Having had the opportunity to travel to several vacation spots as a child, I had the privilege of meeting people from different regions. Myrtle Beach, South Carolina was my second home in the summer, and we would vacation in Florida at least once a year until I was 11 or 12. Since I have never been one to meet a stranger, I had many opportunities to meet people from Ohio, New York, Maryland, Quebec and several other places.
I found it funny the perception of Southerners that these people brought with them. Because you are a Southerner, you do not wear shoes, don't have healthy teeth, can't read, are a racist, love NASCAR, hate the Union, and a host of other stereotypes. This was funny because none of those things are true of me and besides the NASCAR, they are not true of most of the people I know.
I say all this because thirty years later, it is no longer funny when these stereotypes are plastered on you and the people you love.
The United States would be much less exceptional in general, and in particular more like other English-speaking democracies such as Britain, Canada, Australia and New Zealand were it not for the effects on U.S. politics and culture of the American South.
I don't mean this in a good way. A lot of the traits that make the United States exceptional these days are undesirable, like higher violence and less social mobility. Many of these differences can be attributed largely to the South.
Though I have no desire to dispute this terrible article's numbers, it is always annoying to read claims with no sources. This overly lengthy article goes on to discuss how much better the country would be without the South. Less crime, more upward mobility, but nothing really to back up these claims.
This is the second time this week that the Southern people and culture has been the target of ridicule. I do not want to sound like an alarmist, but this is starting to look more like propaganda than actual reporting of news. Which coming from the "Commlitico," we should not be surprised.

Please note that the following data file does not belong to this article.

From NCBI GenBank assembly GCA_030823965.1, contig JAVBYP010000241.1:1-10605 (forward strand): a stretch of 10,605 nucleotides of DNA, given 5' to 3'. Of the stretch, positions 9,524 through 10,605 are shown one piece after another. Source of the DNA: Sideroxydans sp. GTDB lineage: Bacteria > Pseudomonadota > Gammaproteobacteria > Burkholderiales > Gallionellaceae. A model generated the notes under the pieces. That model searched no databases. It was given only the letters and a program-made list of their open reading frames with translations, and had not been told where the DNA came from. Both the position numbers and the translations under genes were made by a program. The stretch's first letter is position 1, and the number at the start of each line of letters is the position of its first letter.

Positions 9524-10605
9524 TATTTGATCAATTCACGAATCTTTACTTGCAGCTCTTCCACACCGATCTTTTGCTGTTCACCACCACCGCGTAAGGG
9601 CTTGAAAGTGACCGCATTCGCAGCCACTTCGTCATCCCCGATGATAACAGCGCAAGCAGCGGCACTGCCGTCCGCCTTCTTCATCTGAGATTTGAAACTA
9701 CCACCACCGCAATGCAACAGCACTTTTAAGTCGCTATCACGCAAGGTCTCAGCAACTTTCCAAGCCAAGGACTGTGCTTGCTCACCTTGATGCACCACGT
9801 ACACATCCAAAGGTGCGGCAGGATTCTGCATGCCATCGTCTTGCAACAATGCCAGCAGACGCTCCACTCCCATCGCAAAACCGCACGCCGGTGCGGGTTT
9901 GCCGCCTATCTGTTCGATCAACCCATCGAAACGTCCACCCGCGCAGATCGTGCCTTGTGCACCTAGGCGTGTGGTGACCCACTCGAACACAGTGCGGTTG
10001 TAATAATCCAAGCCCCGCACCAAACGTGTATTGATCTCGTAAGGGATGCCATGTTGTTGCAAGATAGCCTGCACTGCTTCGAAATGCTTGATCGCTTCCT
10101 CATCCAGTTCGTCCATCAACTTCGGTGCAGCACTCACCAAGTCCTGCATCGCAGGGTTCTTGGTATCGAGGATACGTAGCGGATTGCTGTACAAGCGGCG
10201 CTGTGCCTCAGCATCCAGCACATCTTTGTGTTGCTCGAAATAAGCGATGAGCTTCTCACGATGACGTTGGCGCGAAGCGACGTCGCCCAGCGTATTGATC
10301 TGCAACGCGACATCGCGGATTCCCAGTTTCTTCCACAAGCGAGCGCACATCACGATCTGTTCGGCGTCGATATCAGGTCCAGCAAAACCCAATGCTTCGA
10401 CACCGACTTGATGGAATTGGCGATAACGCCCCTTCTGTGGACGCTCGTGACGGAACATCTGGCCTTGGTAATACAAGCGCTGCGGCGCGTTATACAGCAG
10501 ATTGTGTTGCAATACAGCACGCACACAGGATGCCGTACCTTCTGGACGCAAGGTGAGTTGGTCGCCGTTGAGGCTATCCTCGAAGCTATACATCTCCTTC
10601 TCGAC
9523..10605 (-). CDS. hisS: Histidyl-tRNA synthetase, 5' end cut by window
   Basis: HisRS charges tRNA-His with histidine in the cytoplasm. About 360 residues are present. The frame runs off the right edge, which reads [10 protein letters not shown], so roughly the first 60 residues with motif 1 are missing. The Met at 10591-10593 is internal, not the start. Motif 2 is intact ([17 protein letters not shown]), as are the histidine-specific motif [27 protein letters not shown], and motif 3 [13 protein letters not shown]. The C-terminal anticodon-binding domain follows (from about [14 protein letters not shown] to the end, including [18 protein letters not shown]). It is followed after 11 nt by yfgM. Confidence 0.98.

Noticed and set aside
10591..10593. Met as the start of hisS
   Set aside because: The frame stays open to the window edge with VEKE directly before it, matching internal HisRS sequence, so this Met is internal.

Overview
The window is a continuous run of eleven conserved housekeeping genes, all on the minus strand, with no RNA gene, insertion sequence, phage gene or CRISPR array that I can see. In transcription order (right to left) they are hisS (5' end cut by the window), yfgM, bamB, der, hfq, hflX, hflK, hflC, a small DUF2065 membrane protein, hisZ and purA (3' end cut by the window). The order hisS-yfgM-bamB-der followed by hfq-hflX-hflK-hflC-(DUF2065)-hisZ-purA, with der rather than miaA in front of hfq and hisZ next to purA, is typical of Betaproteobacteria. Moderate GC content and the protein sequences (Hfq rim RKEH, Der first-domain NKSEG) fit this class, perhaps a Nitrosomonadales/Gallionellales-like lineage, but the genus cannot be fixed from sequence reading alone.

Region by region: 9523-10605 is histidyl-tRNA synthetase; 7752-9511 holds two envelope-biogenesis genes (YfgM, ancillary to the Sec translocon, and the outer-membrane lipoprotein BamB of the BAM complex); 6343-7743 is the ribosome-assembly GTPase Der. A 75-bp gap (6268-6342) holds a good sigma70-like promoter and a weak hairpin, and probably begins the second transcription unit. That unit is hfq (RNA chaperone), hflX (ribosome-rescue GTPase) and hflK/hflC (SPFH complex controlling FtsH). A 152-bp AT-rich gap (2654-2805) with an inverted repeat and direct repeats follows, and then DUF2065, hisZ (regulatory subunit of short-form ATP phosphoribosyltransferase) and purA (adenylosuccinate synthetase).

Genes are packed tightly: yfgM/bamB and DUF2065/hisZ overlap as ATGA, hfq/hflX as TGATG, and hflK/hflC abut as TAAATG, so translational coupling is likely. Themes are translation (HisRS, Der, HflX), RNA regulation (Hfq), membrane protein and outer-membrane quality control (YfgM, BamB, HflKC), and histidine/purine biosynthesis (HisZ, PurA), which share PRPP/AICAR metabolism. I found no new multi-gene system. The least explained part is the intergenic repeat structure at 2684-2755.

But, I am glad that I was not the only person troubled by the article.
The Washington Post reports:
But at what cost? Wouldn't we lose plenty of things by lopping off all those states?
What I found was without the South, the U.S. would have higher literacy, lower violence and lower obesity — in some cases very slightly — but we'd also be less racially diverse, lose more than half of our biggest businesses, forfeit miles of beaches and we wouldn't be as good at football (especially college). Although the South does drag the country down in some categories, it's a diverse region that adds a lot to the country and is constantly changing.
But the things listed are not what are at issue for Michael Lind, rather it is that of religion and social policy, which makes him wish the South would change.
Minus the South, the rest of the U.S. probably would be more like Canada or Australia or Britain or New Zealand—more secular, more socially liberal, more moderate in the tone of its politics and somewhat more generous in social policy.
See, what Lind is really saying is that we can be as backwards, shoe-less, toothless, and BBQing as we want to be, but we have traditionally been less progressive. We believe in the Bible. And we know that this bothers Lind because he lumps super socially liberal Canada in with the Southern problem.
If you want to know why our symbols, monuments, and people are currently under attack, look to the one thing the South has always been, Christian! Though we have failed at times to live out rightly the truths of the Christian faith, we have always striven to do so. And despite their efforts to slander our heroes and our culture, they have yet been able to suppress Christ's Church.
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